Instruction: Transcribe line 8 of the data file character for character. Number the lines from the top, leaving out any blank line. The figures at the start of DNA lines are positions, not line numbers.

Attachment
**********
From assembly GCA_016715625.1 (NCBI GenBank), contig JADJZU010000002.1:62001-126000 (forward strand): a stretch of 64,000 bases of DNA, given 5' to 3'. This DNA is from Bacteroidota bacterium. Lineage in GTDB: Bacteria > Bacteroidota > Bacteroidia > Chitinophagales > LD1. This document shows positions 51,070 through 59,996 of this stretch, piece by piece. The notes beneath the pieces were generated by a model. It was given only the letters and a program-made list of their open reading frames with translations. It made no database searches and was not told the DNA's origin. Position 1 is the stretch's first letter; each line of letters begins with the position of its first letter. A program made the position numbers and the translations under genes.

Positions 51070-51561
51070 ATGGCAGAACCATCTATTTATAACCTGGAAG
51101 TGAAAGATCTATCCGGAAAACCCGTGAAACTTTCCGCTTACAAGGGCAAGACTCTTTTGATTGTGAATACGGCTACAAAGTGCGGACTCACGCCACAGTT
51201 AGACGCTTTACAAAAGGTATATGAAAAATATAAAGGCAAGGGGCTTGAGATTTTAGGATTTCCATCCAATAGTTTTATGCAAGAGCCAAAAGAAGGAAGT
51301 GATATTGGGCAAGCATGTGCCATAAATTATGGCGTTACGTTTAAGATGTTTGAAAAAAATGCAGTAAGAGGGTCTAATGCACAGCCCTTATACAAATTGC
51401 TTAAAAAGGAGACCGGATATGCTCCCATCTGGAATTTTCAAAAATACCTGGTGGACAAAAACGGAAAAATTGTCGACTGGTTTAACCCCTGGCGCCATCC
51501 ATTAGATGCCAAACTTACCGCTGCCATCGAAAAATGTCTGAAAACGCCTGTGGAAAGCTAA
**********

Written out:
51501 ATTAGATGCCAAACTTACCGCTGCCATCGAAAAATGTCTGAAAACGCCTGTGGAAAGCTAA